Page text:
Ever Wonder if Women Reporters are Treated Unfairly in the Sports Industry? I Did.

Tess Hyre

Tess Hyre is a Spring 2017 graduate.

Before I begin, I think it is appropriate to introduce myself. My name is Tess Hyre and I double-majored in Communication & New Media as well as Recreation & Leisure with a concentration in Sports Communication. As a double major, it was imperative to have my capstone completed in the Fall of 2016 due to requirements I had to meet in the Recreation & Leisure Department. However, I did not foresee that my capstone project would eventually carry on throughout my entire senior year. 

You’re probably asking yourself, well how in the world did her capstone carry on through the Spring 2017 semester as well? That is actually a great question that I’ll answer right now. I had always had a passion to understand why females in sports, not just athletes but also sports reporters, were treated unfairly compared to their male counterparts. I selected Professor Monica Larson to be my capstone director, and when I suggested my idea of doing a research study to uncover the truth on why females and males are treated predominately differently in the sports industry she immediately jumped on board. It was also a great way to combine both my majors. As Monica and I met throughout the semester, she suggested that I reach out to one of the researchers from a study I had used in my research paper. At first I was very timid, but to my surprise Dr. Steve Chen responded back to an email I sent and quickly became a co-author to my research study.

Collaborating with Dr. Chen and building on his research, I conducted my own study survey that was emailed to students at a university in the Appalachian Region that followed the guidelines of the Institutional Research Board (IRB.) If you are unfamiliar with the IRB, it is a committee that reviews the survey tools and the overall survey that will be distributed throughout any university to ensure the safety of the students participating in the survey, the creator of the survey, and the university where it is distributed. (It is a rather lengthy process and I advise anyone who is wanting to conduct a research study to get the IRB approval sooner rather than later.)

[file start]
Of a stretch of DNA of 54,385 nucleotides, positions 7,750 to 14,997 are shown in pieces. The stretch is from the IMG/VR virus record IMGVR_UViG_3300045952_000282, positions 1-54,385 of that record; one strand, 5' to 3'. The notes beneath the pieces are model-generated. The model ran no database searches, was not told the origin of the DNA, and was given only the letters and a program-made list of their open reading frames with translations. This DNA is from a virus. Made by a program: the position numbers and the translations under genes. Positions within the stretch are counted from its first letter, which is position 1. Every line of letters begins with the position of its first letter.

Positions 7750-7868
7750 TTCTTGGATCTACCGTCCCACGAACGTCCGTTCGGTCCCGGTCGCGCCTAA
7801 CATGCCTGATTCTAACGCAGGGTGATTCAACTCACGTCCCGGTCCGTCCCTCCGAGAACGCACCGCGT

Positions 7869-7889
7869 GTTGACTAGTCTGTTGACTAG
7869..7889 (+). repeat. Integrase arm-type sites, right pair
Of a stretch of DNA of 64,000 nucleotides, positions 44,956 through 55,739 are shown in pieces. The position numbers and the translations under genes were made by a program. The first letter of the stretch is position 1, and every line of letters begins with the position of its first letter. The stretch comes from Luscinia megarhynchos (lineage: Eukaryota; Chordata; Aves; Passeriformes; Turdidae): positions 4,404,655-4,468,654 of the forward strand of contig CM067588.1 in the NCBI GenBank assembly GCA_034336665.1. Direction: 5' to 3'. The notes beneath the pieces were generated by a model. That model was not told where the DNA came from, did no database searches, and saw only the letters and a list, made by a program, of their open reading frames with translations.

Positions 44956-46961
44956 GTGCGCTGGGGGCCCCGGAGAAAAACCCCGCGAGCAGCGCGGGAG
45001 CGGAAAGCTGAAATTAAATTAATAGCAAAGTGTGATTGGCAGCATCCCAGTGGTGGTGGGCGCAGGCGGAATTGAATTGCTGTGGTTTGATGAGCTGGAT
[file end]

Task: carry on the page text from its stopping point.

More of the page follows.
The poster from my Capstone.

The poster from my Capstone.

Publishing my Research

It was all so fascinating to me, not just reaching out to Dr. Steve Chen for guidance and assistance and conducting a full survey study, but also to submit my work to an international conference that has annual summits featuring topics similar to my own. Yes, you read that right; my work was accepted by an international conference, The International Association of Sport and Communication, where I presented my research just two weeks ago in Phoenix, Arizona.I would have never, in my wildest dreams, imagined presenting this study to anyone, much less an international conference. But thanks to Monica, she pushed me to submit my study because she believed in me when I, at first, did not. As it turned out, I was the only undergrad student to present (scary!) at a conference filled with professors from universities such as, Clemson University, Texas A&M, Florida State University, etc. When I introduced myself as an undergrad everyone was shocked. I contemplated if I should actually tell the audience that bit of information, but at the end of the day I knew that if I didn’t reveal my student status I would regret it. It was a good thing that I did because the other presenters in the room began tweeting about my research study and praising my ability to stand-up in a room full of professors who have been doing this for years.

The conference was definitely a rewarding experience, but funny enough my capstone still lives on. Just this past week, I received word that Sparks, Shepherd University’s online scholarly journal publication, will be publishing my research.

In conclusion, my advice for future Capstone students in the Communication Department is to not give up.  You can reach for the stars and really achieve anything you set your mind to with your capstone.  If your capstone carries on for a full year, great!  Great things can come out of it and I honestly wouldn’t have done it without the assistance of Monica.  So pick a capstone advisor that you feel comfortable with, who will push you, and who will support you in YOUR capstone project.  The sky is the limit and I believe I am a true testament to that throughout all that I have accomplished this year.

With that said, good luck future Capstone students and have fun!


Tess Hyre

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